“This is a corpse infected with the plague. It is uncaring, unfeeling.”
When it comes to the overwhelming majority of zombie fiction, it’s all about brains. (Or rather, BRAAAINS!!!) It’s what the undead hunger for, and a well-placed headshot is usually the only way to kill them (again). And that doesn’t even cover the popular device of using the walking dead as an allegory for an increasingly mindless society. Warm Bodies stands out because it’s more concerned with an entirely different bodily organ. Based on Isaac Marion’s popular novel of the same name, the zombie romantic comedy deals directly with matters of the heart.
Through funny voice-over narration — “God, we move slow!” — we meet a young man named R (Nicholas Hoult). It’s been eight years since an unspecified plague destroyed the world, and R is a zombie who can’t remember the rest of his name…or anything else about his life. (R was wearing a hoodie at the time of the apocalypse, so he assumes he must’ve been unemployed. Zing!) R spends his days shuffling through an abandoned airport with the rest of the undead, which includes de facto best friend M (Rob Corddry).
During a food run — well, more like a food stagger — to the city, the zombies come across a pack of armed youngsters looking for medication to bring back to their walled city, overseen by the humorless General Grigio (John Malkovich). The survivors are led by Perry (a waste of the talented Dave Franco) and his girlfriend Julie (Teresa Palmer), who is also General Grigio’s daughter. Once R lays eyes on Julie, the zombie is smitten. R winds up assaulting Perry and bringing Julie back home with him.
We never do find out what R’s full name is, but given the star-crossed lovers storyline and the presence of a lovely young lady named Juliet, I think we can take an educated guess. Warm Bodies is far from a straight-up adaptation of Romeo & Juliet, but it absolutely nods at Shakespeare’s most famous tragedy. (There’s even a balcony scene, for moaning out loud!)
On top of using the world’s most famous love story as an inspiration, writer/director Jonathan Levine (who previously pulled off the tonally-tricky “cancer comedy” 50/50) incorporates plenty of romantic comedy shorthand into the film. This includes a montage of the couple doing silly things set to a pop song and having the young hipster heroes play with outdated forms of technology. (Both vinyl records and a Polaroid camera are conveniently lying around.) I can’t fully tell if Levine is tweaking these conventions to tell his loopy love story or if he’s using them earnestly. Since the plot involves R becoming more human as he and Julie connect and the zombie’s heart re-awakens, I’m leaning toward the latter.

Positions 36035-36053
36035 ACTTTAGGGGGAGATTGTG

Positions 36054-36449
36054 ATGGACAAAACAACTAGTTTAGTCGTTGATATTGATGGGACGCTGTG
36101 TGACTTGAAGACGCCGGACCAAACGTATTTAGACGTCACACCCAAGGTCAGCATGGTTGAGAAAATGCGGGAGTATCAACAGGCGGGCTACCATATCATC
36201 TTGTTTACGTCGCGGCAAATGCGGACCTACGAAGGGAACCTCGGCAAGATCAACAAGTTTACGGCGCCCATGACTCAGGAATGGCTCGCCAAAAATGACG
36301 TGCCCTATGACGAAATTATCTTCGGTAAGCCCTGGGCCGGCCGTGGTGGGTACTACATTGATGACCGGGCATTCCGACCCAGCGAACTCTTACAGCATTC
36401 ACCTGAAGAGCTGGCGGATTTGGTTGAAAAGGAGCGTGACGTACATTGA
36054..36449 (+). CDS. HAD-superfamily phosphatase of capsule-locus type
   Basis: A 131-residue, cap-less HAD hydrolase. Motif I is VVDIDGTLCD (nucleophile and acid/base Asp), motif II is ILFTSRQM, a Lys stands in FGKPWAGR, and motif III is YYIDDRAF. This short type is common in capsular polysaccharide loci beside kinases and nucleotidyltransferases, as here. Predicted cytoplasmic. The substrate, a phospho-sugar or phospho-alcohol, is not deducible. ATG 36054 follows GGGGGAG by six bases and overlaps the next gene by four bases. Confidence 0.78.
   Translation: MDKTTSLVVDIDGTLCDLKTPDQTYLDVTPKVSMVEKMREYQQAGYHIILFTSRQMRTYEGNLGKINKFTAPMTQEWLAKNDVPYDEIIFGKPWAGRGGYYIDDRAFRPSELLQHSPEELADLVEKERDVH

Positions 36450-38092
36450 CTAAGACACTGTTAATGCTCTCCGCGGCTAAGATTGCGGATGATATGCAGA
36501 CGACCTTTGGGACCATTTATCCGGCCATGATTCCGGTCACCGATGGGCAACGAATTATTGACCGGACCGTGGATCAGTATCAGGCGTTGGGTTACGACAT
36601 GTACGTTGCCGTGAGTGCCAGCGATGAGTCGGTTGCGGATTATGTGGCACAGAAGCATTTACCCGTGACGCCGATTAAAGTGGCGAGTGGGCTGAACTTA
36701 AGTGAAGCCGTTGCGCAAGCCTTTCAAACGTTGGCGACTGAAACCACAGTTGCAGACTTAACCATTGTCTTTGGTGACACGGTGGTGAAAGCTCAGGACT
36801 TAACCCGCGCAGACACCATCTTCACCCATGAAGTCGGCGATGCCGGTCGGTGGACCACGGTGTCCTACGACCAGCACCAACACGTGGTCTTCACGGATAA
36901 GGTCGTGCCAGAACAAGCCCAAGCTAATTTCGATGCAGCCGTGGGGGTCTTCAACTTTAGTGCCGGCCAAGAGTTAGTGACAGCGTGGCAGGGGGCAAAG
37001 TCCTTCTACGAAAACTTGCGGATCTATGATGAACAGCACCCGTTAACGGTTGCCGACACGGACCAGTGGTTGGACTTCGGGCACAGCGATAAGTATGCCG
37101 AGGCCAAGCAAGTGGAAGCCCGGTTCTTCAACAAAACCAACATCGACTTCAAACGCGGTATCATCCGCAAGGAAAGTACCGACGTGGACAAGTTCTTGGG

After rocking one of the worst haircuts in movie history in About a Boy, Hoult has grown into a strapping young leading man. R doesn’t say much, and what he does say comes out in stilted, Frankenstein-speak. However, the actor is able to emote subtly and effectively through the contact lenses he’s required to wear. Zombies don’t get to be protagonists very often, but Hoult carries the movie quite well. Palmer is a lovely, feisty presence as Julie, but there isn’t much to the character besides being lovely and feisty. Corddry and Analeigh Tipton score a few laughs in the rote Best Friend roles, though I’m not sure why you’d hire someone as funny as Corddry only to barely have him speak. The casting of Malkovich also felt a bit off. I understand the idea of getting someone scary to play Julie’s dad and having the character be more unfeeling than the “corpses” he hunts down. However, the role requires none of the quirky charms Malkovich brings to the table as a performer. They may as well cast someone like Michael Ironside as the general.
These are minor quibbles. I’m more disappointed with the missed opportunities in this film. For example, I thought giving R the ability to talk right off the bat felt like a convenient storytelling shortcut. The potential was there for a Wall-E type love story where R courts Julie wordlessly before gradually becoming more human. There’s also a plot device involving the zombies’ ability to experience another person’s memories by eating their brain. The movie had the chance to make R seem like not such a good guy by having him surreptitiously gain intimate knowledge about Julie, but Levine doesn’t seem too interested in going there and only scratches the surface. Finally, both the survivors and the increasingly-human zombies — who are inspired by R and Julie’s connection — are menaced by a group of skeletal beasts called Bonies. Unfortunately, these villains came off like an afterthought; it’s as if somebody realized neither the zombies nor the humans were totally suitable antagonists, so they had to invent a new group of bad guys.
All that being said, I’m not mad at Warm Bodies because I believe its heart was in the right place. Zombie stories tend to be dark, cynical and satirical, so it was refreshing to experience a more optimistic take on the apocalypse.